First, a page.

We’re sorry, Barack!

Will you vote for Barack Obama just because THIS guy says you should?..

Yep…it’s our fault! We just expected too much from the novice President. It was just unfair and unrealistic! Never mind that’s not how the media sold Barack Obama to the American voter.

I was hoping to see headlines this morning reading something like “CLINTON TELLS DEMOCRATS ‘YOU’RE IDIOTS TO SUPPORT THIS GUY!'” But..alas, he did his duty in an effort to excuse the past 4 years and how the damage…I mean..the job is not yet finished. THAT should be scary enough in itself. And, as Byron York points out, the former President was about the only one who could convince enough morons out there that Barack Obama deserves a second term. Despite the good possibility he knows better!

Bill Clinton: Please don’t judge Obama by the standards he set!

Campaigning in 2008, Barack Obama set the very highest goals for his presidency.  He would not only bring about economic recovery, he would lay the foundation for a new economy, bring Americans together, reduce the rancor of political debate, and even slow the rise of the oceans.  Now, as he runs for re-election, Obama is caught in a trap of his own making: Many Americans who voted for him, particularly independents, are judging him not so much by what he has done in office as by what he promised to do.  If voters hold Obama to that standard on Election Day, he will lose.

What Obama desperately needs to do in the campaign’s last two months is to lower expectations, to bring the high hopes of 2008 in line with the reality of 2012.  That might be an impossible job, but Team Obama realized there was just one Democrat capable of even giving it a shot: Bill Clinton.  So the former president was given the spotlight at the Democratic convention in Charlotte Wednesday night, his assignment to convince voters that the standards Obama set for himself in ’08 were unrealistic.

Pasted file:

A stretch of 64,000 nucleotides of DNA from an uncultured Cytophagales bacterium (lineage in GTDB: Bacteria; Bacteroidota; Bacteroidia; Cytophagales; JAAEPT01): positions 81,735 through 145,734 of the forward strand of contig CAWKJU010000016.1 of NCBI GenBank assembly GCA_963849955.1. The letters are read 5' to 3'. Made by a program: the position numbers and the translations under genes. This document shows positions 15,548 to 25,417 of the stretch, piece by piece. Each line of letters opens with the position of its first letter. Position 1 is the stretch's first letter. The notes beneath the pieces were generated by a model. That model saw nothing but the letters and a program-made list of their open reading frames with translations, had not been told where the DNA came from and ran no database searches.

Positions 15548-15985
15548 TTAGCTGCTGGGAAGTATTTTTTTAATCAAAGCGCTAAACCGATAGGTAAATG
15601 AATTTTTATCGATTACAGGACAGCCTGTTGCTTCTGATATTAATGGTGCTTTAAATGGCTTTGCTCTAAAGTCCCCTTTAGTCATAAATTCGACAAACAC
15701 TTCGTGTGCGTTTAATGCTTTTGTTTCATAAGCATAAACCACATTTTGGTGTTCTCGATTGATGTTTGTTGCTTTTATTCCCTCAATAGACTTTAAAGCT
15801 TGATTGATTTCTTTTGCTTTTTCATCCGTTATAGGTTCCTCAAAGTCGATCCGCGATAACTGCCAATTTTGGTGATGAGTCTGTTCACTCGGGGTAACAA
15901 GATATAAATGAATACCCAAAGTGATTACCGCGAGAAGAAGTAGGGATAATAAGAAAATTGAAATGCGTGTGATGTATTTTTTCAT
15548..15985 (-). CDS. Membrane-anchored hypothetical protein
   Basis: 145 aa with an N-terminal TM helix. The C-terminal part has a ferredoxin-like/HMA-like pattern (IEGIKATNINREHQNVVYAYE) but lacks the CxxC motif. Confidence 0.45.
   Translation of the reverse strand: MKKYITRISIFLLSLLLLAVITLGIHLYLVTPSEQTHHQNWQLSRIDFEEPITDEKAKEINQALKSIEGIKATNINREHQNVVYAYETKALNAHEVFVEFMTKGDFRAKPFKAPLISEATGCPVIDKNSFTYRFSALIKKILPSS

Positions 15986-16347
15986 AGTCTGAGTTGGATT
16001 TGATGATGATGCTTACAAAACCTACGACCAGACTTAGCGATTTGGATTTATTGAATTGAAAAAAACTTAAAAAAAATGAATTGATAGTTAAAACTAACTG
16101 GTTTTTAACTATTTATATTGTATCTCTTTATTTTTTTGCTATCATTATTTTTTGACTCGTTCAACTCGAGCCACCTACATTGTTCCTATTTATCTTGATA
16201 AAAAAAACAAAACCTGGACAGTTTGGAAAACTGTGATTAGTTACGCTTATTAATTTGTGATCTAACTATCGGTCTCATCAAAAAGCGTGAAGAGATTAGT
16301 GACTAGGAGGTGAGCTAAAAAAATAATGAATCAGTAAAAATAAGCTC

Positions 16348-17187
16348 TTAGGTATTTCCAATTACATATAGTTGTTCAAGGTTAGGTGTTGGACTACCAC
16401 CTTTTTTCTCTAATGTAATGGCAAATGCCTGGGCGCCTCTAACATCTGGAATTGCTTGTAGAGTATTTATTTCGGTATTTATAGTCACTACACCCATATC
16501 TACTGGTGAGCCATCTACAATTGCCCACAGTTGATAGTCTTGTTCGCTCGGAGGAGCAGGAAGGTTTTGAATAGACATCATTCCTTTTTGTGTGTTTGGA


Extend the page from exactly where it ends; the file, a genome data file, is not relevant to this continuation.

Clinton argued that the economic crisis Obama inherited was so serious that “No president — not me, not any of my predecessors, no one could have fully repaired all the damage that he found in just four years.”  Obama will need eight years to finish the job, and even if people don’t see things getting better now, they will if they’ll just vote for Obama.  “He has laid the foundation for a new, modern, successful economy of shared prosperity” Clinton said, “and if you will renew the president’s contract, you will feel it.”

“I believe that with all my heart,” Clinton added.  He said it with such apparent conviction that it’s likely some longtime Clinton watchers immediately assumed it was not true.  And it’s probably not.  But with Clinton, who knows?  Everyone knows he and Obama have had a difficult relationship.  Everyone knows what happened in the 2008 Democratic primaries.  But Clinton remains a Democrat, and he said what he needed to say.

Sincerity aside, there’s no doubt Clinton can make the case for Barack Obama’s re-election far better than Obama himself.  At age 66 and nearly a dozen years removed from the White House, Clinton remains the best simplifier, the best explainer, in American politics.  Obama can’t touch him.

So on Wednesday night, Clinton didn’t just make excuses for Obama, although he did a lot of that.  He also thoroughly rebutted the main lines of attack Obama faces from Republicans Mitt Romney and Paul Ryan, and he did it in a way that anyone could grasp.  Clinton’s argument won’t change any Republican minds, but it could well make some independents a little less likely to side with the GOP.  If Obama’s advisers are smart, they’ll make ads from Clinton’s speech, and not from whatever Obama says Thursday night.

Of course Clinton did a lot of it on the fly.  Reporters who tried to follow along with the prepared text of the speech, sent out by the DNC shortly before Clinton took the stage, often had no idea where he was going.  The Washington Post’s Sarah Kliff counted and found that Clinton’s prepared remarks were 3,136 words, and the speech he actually delivered was 5,895.